About two months ago, I stumbled onto something called a ‘bullet journal’. I was immediately drawn to the concept: a planning system that was both simple and flexible. Plus, it didn’t require some fancy, expensive planner or organiser – I could use one of the many notebooks I had lying around. And it tied into my weird obsession with making lists, except I could keep them all in one place instead of on random bits of paper that I would later lose. So I began my bullet journal journey, which I’ll share with you here. I’m also going to share some tips and ideas I’ve learnt along the way.
The idea behind the bullet journal is simple: just write things down as they come up. When you’re done for the day, simply start the next day directly underneath that. This means no wasting of paper and no limitations if you happen to have a day where lots of things come up. The idea is not to take long, complicated notes, but to use ‘rapid logging’ – short bullet points – for everything, whether it’s a task or an event or a note. I use my bullet journal for tracking my tasks for work and home and blogging, as well as noting down things that happened that day. I use different coloured pens to separate different items in a list, but you can also use different bullets to mean different things.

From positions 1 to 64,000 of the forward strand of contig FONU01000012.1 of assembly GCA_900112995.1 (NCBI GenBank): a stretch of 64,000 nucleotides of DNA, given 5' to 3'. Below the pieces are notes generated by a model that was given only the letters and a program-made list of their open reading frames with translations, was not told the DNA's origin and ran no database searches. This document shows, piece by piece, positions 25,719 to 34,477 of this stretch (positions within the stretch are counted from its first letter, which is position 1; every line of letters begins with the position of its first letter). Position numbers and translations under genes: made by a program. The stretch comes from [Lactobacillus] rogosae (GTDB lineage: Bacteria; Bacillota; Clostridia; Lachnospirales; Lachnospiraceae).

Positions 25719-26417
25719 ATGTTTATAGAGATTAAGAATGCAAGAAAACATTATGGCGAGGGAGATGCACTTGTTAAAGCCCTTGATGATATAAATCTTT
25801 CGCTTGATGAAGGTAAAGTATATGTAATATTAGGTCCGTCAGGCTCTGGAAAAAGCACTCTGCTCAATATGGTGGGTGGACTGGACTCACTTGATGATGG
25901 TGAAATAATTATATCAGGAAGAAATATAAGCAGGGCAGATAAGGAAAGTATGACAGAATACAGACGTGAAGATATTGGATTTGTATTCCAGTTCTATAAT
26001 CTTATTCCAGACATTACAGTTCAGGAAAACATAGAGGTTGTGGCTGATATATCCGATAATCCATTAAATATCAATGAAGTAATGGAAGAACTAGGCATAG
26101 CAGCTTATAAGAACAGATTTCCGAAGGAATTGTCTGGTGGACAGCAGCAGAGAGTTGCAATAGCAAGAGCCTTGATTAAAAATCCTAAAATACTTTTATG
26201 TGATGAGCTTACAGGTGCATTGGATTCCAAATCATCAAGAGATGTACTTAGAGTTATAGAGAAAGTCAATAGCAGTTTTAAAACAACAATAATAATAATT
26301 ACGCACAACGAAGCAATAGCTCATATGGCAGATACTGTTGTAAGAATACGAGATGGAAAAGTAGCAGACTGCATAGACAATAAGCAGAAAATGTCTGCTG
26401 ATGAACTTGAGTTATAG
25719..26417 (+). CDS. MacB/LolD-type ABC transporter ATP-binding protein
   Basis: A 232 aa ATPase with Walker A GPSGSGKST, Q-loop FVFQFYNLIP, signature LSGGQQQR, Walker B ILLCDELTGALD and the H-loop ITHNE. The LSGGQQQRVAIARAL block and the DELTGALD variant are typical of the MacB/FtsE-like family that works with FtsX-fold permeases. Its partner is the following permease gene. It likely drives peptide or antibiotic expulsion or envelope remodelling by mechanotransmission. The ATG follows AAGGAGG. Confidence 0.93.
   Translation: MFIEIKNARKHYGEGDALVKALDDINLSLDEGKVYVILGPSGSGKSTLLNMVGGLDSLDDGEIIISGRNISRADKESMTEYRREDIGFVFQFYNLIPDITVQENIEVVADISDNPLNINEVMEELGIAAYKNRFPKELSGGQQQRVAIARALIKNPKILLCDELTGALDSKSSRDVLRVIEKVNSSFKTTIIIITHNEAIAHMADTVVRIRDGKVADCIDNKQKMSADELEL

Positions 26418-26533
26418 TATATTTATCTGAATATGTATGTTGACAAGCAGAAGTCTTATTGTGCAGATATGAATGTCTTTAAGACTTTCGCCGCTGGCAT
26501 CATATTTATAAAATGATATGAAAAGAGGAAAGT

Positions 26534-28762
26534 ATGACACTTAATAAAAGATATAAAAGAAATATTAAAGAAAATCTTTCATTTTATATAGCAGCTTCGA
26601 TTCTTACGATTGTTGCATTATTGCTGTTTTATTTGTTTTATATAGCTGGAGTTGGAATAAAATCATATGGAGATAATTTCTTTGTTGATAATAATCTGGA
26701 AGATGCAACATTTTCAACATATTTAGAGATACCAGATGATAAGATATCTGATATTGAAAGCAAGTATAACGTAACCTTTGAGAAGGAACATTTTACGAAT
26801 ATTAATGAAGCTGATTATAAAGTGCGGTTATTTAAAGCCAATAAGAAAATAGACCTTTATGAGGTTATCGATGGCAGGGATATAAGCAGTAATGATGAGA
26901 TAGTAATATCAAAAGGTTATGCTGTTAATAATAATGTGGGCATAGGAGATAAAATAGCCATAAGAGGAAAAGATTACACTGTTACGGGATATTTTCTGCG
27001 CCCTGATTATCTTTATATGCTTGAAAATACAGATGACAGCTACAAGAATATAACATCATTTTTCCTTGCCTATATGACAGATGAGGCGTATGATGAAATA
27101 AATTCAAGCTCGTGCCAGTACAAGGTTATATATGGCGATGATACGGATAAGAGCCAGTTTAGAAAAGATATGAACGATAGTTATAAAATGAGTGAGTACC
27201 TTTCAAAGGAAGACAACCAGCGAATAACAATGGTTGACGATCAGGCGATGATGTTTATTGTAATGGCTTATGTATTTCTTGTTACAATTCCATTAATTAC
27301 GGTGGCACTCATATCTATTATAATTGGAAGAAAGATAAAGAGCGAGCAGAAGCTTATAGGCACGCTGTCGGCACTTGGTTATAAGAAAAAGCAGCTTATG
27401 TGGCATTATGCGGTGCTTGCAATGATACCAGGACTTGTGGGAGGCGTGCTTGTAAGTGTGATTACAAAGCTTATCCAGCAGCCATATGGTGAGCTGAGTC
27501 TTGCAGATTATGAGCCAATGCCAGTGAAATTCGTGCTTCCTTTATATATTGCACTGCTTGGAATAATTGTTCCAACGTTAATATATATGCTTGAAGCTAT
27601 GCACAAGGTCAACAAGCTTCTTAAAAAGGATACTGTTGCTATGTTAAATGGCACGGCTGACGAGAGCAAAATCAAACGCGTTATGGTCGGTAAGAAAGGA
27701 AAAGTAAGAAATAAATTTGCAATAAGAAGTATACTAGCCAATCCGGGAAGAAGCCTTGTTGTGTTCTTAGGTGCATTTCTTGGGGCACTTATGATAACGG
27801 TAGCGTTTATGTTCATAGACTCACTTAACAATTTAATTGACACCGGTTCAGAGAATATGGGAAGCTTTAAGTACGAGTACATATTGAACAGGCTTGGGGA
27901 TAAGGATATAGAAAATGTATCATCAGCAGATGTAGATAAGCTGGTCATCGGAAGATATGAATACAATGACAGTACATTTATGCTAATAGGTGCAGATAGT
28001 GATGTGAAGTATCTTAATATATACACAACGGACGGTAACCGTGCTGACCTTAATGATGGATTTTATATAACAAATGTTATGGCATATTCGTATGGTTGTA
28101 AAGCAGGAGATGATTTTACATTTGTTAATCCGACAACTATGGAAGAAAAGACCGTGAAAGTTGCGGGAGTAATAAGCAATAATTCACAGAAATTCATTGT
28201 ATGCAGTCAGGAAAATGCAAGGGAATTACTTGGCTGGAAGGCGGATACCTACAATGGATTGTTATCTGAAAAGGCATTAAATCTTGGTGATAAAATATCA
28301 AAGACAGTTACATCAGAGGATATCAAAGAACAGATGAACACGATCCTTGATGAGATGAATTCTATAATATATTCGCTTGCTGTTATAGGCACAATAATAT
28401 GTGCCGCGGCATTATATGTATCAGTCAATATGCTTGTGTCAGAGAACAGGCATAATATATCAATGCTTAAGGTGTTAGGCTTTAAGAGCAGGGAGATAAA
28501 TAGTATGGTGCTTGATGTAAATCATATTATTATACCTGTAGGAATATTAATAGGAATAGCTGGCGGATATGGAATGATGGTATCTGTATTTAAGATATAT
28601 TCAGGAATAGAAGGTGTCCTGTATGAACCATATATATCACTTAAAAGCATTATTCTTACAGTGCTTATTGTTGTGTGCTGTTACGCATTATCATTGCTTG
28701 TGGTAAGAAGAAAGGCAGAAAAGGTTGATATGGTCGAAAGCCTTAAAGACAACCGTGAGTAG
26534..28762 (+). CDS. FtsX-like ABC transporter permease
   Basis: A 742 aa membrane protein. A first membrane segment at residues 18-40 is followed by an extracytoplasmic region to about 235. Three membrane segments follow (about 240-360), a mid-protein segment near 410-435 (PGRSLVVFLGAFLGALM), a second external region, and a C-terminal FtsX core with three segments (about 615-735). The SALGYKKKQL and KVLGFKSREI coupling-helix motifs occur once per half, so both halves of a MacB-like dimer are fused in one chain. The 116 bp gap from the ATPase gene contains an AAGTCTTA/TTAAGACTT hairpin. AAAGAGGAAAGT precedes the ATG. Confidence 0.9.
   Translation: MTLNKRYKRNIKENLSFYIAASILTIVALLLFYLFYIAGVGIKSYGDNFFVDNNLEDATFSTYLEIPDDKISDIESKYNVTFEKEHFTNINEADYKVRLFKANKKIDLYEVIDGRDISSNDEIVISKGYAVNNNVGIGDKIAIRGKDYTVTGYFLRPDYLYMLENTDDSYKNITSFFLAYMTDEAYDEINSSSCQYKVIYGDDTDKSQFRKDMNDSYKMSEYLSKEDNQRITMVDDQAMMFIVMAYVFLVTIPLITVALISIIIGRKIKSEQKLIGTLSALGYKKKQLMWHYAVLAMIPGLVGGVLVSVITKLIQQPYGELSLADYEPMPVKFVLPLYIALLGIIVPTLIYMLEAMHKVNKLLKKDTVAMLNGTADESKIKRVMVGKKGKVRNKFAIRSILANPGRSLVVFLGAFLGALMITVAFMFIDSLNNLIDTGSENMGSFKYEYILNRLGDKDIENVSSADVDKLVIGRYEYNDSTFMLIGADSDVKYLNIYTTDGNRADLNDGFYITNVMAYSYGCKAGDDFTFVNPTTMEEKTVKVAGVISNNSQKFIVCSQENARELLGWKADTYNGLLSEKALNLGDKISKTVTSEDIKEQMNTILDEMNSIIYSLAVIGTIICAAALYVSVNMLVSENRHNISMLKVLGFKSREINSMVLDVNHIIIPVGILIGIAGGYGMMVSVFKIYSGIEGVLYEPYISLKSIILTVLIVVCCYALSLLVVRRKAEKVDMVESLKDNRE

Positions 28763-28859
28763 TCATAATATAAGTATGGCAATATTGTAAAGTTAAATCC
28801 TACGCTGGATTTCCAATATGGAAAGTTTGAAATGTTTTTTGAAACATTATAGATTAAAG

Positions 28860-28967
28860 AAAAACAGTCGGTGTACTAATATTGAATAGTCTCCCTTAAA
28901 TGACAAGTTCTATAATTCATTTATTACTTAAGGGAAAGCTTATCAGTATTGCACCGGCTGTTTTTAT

One of the challenging aspects of the bullet journal is planning ahead. Without pages set aside for each day and month like in a traditional diary/journal, it can be hard to see what’s coming in the next weeks or months. Though the official bullet journal website uses a future log and a monthly page for this purpose, you will see countless other options out there. Personally, I like to draw up a month ahead double-page spread, and I’m currently dabbling in a week ahead spread as well. I use these to summarise my month or week, and then supplement this with daily entries.